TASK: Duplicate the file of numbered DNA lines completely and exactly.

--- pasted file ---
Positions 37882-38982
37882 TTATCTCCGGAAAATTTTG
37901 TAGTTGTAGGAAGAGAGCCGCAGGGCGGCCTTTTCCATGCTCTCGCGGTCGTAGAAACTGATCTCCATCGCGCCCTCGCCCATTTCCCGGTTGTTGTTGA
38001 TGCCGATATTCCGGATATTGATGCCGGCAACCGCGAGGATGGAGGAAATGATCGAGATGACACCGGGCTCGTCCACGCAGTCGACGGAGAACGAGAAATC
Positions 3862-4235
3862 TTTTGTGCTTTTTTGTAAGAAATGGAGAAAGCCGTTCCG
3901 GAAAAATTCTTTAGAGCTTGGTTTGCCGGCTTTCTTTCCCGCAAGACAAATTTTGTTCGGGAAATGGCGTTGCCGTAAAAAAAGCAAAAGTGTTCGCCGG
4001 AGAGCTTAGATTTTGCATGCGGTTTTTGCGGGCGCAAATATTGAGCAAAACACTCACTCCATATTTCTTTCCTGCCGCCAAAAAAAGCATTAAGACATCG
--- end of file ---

Positions 37882-38982
37882 TTATCTCCGGAAAATTTTG
37901 TAGTTGTAGGAAGAGAGCCGCAGGGCGGCCTTTTCCATGCTCTCGCGGTCGTAGAAACTGATCTCCATCGCGCCCTCGCCCATTTCCCGGTTGTTGTTGA
38001 TGCCGATATTCCGGATATTGATGCCGGCAACCGCGAGGATGGAGGAAATGATCGAGATGACACCGGGCTCGTCCACGCAGTCGACGGAGAACGAGAAATC
Positions 3862-4235
3862 TTTTGTGCTTTTTTGTAAGAAATGGAGAAAGCCGTTCCG
3901 GAAAAATTCTTTAGAGCTTGGTTTGCCGGCTTTCTTTCCCGCAAGACAAATTTTGTTCGGGAAATGGCGTTGCCGTAAAAAAAGCAAAAGTGTTCGCCGG
4001 AGAGCTTAGATTTTGCATGCGGTTTTTGCGGGCGCAAATATTGAGCAAAACACTCACTCCATATTTCTTTCCTGCCGCCAAAAAAAGCATTAAGACATCG